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  • 1 Tomishiro Central Hospital, Japan
  • | 2 Graduate School of Medicine, University of the Ryukyus, Japan
  • | 3 Osaka Electro-Communication University, Japan
  • | 4 Graduate School of Medicine, University of the Ryukyus, Japan
  • | 5 Advanced Medical Research Center, University of the Ryukyus, Japan
  • | 6 Institute for the Promotion of Common Education, Kyoto Sangyo University, Japan
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This study aimed to evaluate neuromuscular activation in the scalene and sternocleidomastoid muscles using surface electromyography (EMG) during progressively increased inspiratory flow, produced by increasing the respiratory rate under inspiratory-resistive loading using a mask ventilator. Moreover, we attempted to identify the EMG inflection point (EMGIP) on the graph, at which the root mean square (RMS) of the EMG signal values of the inspiratory muscles against the inspiratory flow velocity acceleration abruptly increases, similarly to the EMG anaerobic threshold (EMGAT) reported during incremental-resistive loading in other skeletal muscles. We measured neuromuscular activation of healthy male subjects and found that the inspiratory flow velocity increased by approximately 1.6-fold. We successfully observed an increase in RMS that corresponded to inspiratory flow acceleration with ρ ≥ 0.7 (Spearman’s rank correlation) in 17 of 27 subjects who completed the experimental protocol. To identify EMGIP, we analyzed the fitting to either a straight or non-straight line related to the increasing inspiratory flow and RMS using piecewise linear spline functions. As a result, EMGIP was identified in the scalene and sternocleidomastoid muscles of 17 subjects. We believe that the identification of EMGIP in this study infers the existence of EMGAT in inspiratory muscles. Application of surface EMG, followed by identification of EMGIP, for evaluating the neuromuscular activation of respiratory muscles may be allowed to estimate the signs of the respiratory failure, including labored respiration, objectively and non-invasively accompanied using accessory muscles in clinical respiratory care.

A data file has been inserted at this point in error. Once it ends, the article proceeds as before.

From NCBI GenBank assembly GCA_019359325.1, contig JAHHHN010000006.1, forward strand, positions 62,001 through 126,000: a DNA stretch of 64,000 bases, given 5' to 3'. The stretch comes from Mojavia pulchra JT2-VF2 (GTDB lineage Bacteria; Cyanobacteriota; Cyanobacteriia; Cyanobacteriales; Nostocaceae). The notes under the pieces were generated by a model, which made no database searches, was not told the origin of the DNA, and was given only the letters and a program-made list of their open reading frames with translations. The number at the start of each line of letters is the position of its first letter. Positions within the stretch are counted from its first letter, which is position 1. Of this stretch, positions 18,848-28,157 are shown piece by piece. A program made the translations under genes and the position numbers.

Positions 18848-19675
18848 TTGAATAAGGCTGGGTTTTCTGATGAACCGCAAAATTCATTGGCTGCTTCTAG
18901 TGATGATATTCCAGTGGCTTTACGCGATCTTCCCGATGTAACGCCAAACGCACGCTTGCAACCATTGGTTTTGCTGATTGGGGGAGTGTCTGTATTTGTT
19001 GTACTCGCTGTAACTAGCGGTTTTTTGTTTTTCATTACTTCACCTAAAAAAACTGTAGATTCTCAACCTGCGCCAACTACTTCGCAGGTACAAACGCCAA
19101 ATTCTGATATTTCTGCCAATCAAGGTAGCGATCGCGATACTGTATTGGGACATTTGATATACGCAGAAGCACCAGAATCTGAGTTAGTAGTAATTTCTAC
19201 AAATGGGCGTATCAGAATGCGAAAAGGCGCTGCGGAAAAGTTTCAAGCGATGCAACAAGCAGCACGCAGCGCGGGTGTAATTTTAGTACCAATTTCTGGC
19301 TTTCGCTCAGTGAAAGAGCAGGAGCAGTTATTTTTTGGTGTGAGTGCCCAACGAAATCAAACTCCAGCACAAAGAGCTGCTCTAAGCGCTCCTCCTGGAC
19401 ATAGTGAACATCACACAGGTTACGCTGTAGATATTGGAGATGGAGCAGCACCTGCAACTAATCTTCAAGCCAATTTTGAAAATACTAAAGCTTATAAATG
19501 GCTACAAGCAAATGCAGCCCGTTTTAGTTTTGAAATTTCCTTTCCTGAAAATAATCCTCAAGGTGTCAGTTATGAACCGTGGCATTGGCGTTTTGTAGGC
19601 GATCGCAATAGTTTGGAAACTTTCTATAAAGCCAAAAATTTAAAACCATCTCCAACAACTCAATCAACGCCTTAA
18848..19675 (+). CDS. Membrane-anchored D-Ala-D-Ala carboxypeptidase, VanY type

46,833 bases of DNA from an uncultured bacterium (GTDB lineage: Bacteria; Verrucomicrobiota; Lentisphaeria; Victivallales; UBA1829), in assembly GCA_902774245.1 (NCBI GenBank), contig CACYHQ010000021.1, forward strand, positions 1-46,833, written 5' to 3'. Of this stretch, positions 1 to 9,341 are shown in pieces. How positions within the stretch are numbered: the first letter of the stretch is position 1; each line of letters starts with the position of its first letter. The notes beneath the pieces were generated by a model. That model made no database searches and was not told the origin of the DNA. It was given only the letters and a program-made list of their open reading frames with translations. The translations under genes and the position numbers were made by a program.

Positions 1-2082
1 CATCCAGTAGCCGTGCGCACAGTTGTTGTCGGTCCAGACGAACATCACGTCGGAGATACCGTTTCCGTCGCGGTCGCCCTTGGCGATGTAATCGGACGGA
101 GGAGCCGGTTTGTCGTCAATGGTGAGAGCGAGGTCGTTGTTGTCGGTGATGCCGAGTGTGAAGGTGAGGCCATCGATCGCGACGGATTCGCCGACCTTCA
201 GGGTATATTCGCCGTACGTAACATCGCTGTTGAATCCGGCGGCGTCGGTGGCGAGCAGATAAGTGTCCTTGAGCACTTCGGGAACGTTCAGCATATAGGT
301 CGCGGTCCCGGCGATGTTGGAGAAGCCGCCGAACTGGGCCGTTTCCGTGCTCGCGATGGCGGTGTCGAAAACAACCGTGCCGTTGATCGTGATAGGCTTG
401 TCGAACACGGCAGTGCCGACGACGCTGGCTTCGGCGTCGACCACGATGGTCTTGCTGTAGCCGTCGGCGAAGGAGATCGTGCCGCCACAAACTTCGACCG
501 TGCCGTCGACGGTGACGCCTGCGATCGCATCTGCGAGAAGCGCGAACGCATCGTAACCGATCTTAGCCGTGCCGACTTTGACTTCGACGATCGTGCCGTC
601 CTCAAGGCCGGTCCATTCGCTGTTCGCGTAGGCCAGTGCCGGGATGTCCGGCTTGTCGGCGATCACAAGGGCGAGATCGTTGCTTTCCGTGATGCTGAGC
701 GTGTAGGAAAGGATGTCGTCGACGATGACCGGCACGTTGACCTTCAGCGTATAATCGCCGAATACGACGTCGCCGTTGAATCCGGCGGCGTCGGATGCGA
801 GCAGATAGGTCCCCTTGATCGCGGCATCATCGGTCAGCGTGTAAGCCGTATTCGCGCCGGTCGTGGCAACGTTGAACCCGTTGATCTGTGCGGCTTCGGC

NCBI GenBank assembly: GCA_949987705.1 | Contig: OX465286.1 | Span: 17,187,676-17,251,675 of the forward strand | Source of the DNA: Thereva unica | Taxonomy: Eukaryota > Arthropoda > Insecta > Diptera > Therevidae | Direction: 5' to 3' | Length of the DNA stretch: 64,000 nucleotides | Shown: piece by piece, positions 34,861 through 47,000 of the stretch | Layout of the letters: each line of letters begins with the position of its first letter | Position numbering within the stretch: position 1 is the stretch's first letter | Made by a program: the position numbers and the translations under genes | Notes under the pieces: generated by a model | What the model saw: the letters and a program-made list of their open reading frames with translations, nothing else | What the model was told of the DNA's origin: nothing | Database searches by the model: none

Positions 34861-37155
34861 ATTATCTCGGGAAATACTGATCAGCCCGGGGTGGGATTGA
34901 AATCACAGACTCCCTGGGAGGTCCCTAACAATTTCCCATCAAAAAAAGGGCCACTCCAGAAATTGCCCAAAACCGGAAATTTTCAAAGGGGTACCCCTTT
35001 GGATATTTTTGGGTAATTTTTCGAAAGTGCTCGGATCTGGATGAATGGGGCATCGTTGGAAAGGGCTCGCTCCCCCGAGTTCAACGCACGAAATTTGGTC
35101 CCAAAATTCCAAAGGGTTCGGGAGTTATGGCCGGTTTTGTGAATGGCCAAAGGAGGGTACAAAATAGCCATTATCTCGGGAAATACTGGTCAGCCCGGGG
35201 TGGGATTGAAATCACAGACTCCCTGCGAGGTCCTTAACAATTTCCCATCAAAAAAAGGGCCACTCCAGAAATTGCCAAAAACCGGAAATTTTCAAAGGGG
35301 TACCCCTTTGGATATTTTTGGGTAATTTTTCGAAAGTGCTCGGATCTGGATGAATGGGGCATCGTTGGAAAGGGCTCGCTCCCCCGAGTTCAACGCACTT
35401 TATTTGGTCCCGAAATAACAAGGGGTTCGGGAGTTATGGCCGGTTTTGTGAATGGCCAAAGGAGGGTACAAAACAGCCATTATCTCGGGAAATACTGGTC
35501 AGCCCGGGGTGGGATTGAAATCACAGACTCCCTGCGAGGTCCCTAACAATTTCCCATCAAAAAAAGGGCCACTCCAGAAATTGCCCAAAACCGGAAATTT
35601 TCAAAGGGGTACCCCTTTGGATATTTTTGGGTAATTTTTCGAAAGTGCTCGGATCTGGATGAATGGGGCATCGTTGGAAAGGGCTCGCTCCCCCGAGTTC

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2020  
Total Cites 245
WoS
Journal
Impact Factor
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Impact Factor  
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without
Journal Self Cites
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Impact Factor
Journal  0,51
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Citable 42
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Scimago 29
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2019  
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Scimago
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Scimago
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Scopus
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235/157=1,5
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Physiology International
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2021 Volume 108
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